Mantra ॐ श्री चित्रगुप्ताय नमः
(Oṃ Shri Chitraguptaay Namaḥ)
Weapon lekhani (Pen),
A large central panel portrays Yama the god of death (often referred to as Dharma) seated on a throne; to the left stands a demon. To the right of Yama sits Chitragupta, assigned with keeping detailed records of every human being and upon their death deciding how they are to be reincarnated, depending on their previous actions.Chitragupta is a god in Hindu mythology, responsible for tracking people through their lives to determine where they go after they die. He is the son of Lord Brahma, the creator of the Universe, and holds a fairly special place in the Hindu pantheon because of the order of his birth.
Lord Brahma had many various sons and daughters in various myth structures, including many seers born of his mind, such as Vashishta, Narada, and Atri, and many sons born of his body, such as Dharma, Delusion, Lust, Death, and Bharata. The story of the birth of Chitragupta is related in different ways, but he is nearly always delineated differently from the other children of Lord Brahma, and a common thread is that he is born directly of Lord Brahma’s body.
In one popular version of the creation myth of Chitragupta, it is said that Lord Brahma gave the land of the dead over to the god Yama, also known as Dharamraj or Yamraj. Yama would become confused sometimes when dead souls would come to him, and would occasionally send the wrong souls to either heaven or hell. Lord Brahma commanded him to keep better track of everyone, and Yama declared that he could not reasonably be expected to keep track of the many people born of the eighty-four different life forms in the three worlds.
Chitragupta is sometimes also referred to as the first man to use letters, and is hailed that way in the Garud Puran. He is known as being incredibly meticulous, and with his pen and paper he tracks every action of every sentient life form, building up a record of them over the course of their life so that when they die the fate of their soul can be easily determined. These perfect and complete documents are referred to in mystical traditions as the Akashic records, and as they contain the actions of each person from birth to death, they can be said to contain every action taken in the universe.
Items associated with Chitragupta in his puja include the paper and pen, ink, honey, betel nut, matches, mustard, sugar, sandalwood, and frankincense. A puja is often performed to Chitragupta in reverence of the four virtues he is seen to embody: justice, peace, literacy, and knowledge. Part of the Chitragupta puja also includes writing down how much money you make in your household, and how much you need to make to survive in the following year, while making offerings of turmeric, flowers, and vermilion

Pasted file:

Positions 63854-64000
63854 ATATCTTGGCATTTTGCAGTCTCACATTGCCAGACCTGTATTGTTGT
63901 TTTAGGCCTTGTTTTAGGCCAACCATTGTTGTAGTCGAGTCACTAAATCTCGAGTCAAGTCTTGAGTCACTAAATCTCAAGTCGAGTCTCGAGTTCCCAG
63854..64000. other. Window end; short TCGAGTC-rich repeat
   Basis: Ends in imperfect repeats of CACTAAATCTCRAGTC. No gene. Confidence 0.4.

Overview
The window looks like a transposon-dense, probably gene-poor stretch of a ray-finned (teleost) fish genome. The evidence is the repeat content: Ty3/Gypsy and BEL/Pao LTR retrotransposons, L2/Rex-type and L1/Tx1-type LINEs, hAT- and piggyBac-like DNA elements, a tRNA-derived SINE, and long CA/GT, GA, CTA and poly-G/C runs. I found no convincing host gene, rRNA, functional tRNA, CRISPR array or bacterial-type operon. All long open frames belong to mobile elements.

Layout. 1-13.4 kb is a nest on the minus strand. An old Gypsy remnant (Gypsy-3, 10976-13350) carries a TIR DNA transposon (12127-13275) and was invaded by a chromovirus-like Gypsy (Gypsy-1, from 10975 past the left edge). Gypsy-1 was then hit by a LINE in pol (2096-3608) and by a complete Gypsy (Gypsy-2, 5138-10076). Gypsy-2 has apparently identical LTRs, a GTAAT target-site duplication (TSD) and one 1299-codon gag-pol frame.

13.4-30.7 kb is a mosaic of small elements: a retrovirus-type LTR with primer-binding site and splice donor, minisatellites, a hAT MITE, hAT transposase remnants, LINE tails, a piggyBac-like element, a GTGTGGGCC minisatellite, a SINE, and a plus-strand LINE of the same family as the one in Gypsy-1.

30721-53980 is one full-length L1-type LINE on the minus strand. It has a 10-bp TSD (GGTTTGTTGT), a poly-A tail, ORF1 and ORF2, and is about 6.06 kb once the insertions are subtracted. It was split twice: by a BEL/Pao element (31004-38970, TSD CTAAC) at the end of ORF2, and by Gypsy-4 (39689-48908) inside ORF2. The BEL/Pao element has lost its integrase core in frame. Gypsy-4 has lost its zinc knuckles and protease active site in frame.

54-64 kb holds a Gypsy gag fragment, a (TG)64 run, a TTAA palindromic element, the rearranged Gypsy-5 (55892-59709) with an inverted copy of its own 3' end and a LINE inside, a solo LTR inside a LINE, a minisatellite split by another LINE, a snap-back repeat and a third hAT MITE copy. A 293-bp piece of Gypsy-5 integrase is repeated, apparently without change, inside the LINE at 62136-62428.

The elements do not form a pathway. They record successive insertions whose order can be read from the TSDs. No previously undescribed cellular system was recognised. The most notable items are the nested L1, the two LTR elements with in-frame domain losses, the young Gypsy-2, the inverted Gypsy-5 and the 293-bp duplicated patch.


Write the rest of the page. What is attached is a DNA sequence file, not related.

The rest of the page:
Chitragupta (Sanskrit: चित्रगुप्त, 'rich in secrets' or 'hidden picture') is a Hindu god assigned with the task of keeping complete records of actions of human beings on the earth. Upon their death, Chitragupta has the task of deciding heaven or the hell for the humans, depending on their actions on the earth. Chitragupta Maharaj (Chitragupta the King) is the patron deity of Kayasthas, a Hindu caste of India.
In scripturesYama's Court and Hell. The Blue figure is Yama with Yami and Chitragupta, 17th century PaintingAccording to the Vedic scriptures, the souls of men after death receive rewards and punishments according to their sins and virtues, and hence it is believed that good and bad deeds of men are not destroyed. The souls of men after death go to Yamapuri, which is presided over by the deities called Yamas who keep records of men's actions and accordingly give them their dues. The principal Yama is called Yamaraja or Dharamaraja, that is, the ruler of Yamapuri or the king of laws.
|Yama's Court and Hell. The Blue figure is Yama with Yami and Chitragupta, 17th century Painting|
The Yama Samhita, an extract from the 9th chapter of Ahilya Kamdhenu, a work of Hindu Law, says that Dharamaraja complained to Lord Brahma about his difficulties in performing his most responsible duties of keeping records of the deeds of men and doing justice to them. Lord Brahma went into meditation. Chitragupta sprang from his body and stood before him bearing an inkpot and a pen. The god Brahma (creator) said: "Because you are sprung from my body (kaya), therefore you shall be called Kayastha and as you existed in my body unseen I give you the name of Chitragupta." He then assumed charge of Yamapuri. Dharma Sharma married his daughter Irawati to Chitragupta and Manuji, son of Surya (the Sun) married his daughter Sudakhina to him." Chitragupta had eight sons from the former and. four from the latter and these twelve sons became the progenitors of the twelve subdivisions of the Chitraguptavansi Kayasthas, namely Shrivastava, Mathur, Gaur, Nigam, Ashthana, Kulshrestha, Suryadwaja, Bhatnagar, Ambastha, Saxena, Karana and Vaalmik.